Jesus was a creative prop comic, using a multitude of objects, people and scenarios from rural life. Every time such a common object was subsequently seen, the point that Jesus was making would have been reinforced. So, he told stories about shepherds (Matt 25; 26 and John 10); about seed-planting and sowing (Matt 13, Mark 4 and John 4); about wild-flowers (Luke12); about birds (Luke 12 and Matt 10); about grapevines (John 15) and about common salt (Matt 5 and Mark 9).

Jesus often used the actual surroundings of the moment as a prop: the sea, the mountains and the farm fields all became part of his stories. He sat down at a well (John 4) and immediately used it as prop for a story about thirst and refreshment. He used a fig tree to teach about the coming of the Kingdom of God.

We can also think of the widow and her two mites, the woman who anointed Jesus’ feet, or the man who wanted Jesus to decide on his inheritance: real people and true events that became the grist for his mill. Like the bumper sticker that says “Be careful or you’ll end up in my next novel”!

Even the miracles themselves provided Jesus with a very unique kind of prop. Rather tellingly, the apostle John called them “Signs.” Clearly, that means that they were not to be understood as something in themselves but as pointers to a greater reality, like the shadow pointing to the actual object.

Older commentators merely stated that these miracles “proved” the deity of Jesus. Certainly the first non-Christian witness (Josephus) accepted that they indicated that Jesus was something more than a mere man, but took it no further. Were the great acts of transformation merely a sign of deity or something else?  Water transformed into wine, a poor man’s lunch turned into a banquet for thousands, blindness into sight, leprosy into wholeness…? The first hint of this “something else” is given in Mark 2 when Jesus used the healing of the paralytic to demonstrate His power to forgive sins. But how are these two things related? The question is stated but not explored. A lot of Jesus’s conversation was intended to tease and provoke curiosity. It was as if he was saying: here’s a couple of simple life-principles: now figure out how to work them into your life.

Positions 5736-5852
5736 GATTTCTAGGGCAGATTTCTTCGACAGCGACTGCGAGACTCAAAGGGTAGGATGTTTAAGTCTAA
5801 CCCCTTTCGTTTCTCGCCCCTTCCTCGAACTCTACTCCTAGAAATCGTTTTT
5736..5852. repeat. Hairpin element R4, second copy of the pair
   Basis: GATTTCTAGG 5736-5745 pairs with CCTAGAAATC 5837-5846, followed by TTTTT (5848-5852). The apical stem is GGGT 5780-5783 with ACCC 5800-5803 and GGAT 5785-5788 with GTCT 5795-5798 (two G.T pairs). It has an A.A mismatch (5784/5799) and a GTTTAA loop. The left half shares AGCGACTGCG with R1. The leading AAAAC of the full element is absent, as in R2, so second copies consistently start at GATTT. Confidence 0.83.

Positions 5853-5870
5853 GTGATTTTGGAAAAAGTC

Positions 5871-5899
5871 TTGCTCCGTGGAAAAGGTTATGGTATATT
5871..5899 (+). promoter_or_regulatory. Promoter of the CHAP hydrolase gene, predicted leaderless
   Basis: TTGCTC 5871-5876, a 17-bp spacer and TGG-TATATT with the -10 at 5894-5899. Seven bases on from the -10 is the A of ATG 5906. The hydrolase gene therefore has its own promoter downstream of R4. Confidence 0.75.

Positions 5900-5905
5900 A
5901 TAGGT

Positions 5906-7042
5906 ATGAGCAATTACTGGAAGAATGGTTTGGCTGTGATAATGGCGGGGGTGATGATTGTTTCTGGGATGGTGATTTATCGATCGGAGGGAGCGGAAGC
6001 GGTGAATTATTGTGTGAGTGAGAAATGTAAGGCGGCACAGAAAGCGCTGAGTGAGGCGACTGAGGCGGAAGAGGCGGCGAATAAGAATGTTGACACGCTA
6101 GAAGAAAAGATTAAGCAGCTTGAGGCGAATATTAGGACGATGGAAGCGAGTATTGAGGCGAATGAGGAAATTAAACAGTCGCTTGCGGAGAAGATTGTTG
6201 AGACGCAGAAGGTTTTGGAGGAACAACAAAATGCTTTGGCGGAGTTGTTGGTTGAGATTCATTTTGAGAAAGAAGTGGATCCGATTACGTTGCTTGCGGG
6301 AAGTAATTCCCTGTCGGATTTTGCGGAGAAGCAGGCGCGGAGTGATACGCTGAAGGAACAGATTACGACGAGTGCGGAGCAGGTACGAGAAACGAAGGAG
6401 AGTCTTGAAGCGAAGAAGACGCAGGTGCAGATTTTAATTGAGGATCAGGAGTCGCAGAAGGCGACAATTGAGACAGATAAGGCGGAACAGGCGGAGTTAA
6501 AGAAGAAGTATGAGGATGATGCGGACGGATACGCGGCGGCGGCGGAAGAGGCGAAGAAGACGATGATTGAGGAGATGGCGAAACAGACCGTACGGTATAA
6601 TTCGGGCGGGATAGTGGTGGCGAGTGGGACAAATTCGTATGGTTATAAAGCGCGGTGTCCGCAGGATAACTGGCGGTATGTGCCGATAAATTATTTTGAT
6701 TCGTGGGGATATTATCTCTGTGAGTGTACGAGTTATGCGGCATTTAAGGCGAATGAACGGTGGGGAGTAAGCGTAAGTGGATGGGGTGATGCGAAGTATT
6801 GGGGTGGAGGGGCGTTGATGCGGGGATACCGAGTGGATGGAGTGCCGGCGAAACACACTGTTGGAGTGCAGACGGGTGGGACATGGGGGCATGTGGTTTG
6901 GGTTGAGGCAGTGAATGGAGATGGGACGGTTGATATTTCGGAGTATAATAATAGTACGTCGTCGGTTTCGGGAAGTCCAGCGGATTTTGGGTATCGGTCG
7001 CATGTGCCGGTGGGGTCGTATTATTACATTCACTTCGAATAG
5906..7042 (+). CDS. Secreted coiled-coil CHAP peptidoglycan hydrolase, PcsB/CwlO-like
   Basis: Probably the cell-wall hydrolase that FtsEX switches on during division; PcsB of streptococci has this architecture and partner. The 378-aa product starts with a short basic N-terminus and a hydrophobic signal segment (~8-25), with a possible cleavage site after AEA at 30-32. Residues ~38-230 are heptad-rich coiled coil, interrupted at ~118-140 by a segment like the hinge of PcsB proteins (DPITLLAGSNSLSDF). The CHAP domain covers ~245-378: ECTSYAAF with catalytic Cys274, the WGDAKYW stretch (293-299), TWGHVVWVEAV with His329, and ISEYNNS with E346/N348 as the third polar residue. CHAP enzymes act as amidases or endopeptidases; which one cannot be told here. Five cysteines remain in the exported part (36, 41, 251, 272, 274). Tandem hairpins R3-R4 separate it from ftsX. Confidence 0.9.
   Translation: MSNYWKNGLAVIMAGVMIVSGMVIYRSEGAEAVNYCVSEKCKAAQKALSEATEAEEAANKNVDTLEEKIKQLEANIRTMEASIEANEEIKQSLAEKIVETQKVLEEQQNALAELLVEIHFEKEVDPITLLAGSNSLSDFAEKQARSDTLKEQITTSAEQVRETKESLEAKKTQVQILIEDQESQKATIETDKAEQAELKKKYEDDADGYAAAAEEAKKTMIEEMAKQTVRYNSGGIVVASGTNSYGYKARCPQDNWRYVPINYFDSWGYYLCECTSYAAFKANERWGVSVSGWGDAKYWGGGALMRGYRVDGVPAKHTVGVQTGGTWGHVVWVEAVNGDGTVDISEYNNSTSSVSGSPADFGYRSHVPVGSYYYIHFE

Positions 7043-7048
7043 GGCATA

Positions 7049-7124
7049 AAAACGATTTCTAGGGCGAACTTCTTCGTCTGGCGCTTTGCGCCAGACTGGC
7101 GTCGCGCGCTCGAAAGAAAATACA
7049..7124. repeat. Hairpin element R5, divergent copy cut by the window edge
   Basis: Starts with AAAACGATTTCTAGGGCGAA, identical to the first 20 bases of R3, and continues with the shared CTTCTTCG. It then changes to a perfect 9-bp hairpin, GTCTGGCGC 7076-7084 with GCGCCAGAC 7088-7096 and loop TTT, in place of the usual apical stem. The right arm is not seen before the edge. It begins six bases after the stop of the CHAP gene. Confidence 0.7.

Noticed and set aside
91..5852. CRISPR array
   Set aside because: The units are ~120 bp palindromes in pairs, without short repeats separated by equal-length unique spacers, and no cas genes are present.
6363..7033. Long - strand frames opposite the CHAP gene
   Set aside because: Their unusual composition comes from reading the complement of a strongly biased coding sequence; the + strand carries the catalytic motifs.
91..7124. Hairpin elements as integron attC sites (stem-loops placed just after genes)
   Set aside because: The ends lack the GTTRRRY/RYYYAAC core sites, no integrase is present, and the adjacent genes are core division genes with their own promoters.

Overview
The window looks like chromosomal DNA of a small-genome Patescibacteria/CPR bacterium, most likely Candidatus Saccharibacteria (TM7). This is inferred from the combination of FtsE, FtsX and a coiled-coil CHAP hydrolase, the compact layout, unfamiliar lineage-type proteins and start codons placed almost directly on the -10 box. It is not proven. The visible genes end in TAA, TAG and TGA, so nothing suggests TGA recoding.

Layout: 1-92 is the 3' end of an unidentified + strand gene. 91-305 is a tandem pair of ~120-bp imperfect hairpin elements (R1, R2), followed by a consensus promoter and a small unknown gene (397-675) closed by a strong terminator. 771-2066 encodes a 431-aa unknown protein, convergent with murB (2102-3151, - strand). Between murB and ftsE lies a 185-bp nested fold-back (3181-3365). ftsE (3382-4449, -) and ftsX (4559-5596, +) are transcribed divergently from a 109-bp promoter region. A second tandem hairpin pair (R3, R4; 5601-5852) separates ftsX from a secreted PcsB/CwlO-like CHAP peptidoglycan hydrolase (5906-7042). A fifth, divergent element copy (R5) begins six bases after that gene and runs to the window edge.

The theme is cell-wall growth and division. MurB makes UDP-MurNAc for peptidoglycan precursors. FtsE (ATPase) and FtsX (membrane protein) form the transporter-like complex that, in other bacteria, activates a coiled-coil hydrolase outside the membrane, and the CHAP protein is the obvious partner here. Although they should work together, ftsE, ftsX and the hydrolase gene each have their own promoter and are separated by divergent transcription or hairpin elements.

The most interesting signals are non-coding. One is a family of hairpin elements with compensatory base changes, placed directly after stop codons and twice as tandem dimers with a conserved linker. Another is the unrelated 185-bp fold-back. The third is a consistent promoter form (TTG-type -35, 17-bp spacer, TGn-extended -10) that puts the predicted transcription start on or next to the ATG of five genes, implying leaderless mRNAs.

Some miracles indicated “something more:” such as the healing of the man with the withered hand on the Sabbath day. The “Something more” is simply that rules and regulations are not enough. The miracle shows the breaking-in of something from the kingdom of the age to come – the Age of More.

And of course, Jesus himself became a prop, first in his own hands, and then in the hands of God. He taught His disciples how to pray by His life of prayer. He taught His disciples about humility by washing their feet. He taught His disciples about loving enemies by asking his Father to forgive the men who were crucifying Him.

And so the cross becomes the ultimate prop. It draws all eyes to it and forces a reckoning. It’s both mystery and revelation.

What does this tell you about God?

What does it tell you about humanity?

This entry was posted in Christianity, Church Planting, Contemporism, Evangelism, Faith, God, Is it me?, Jesus, Listening, Missionary, Morning Devotions, New Church, New Testament, The church today and tagged , , , , , , , . Bookmark the permalink.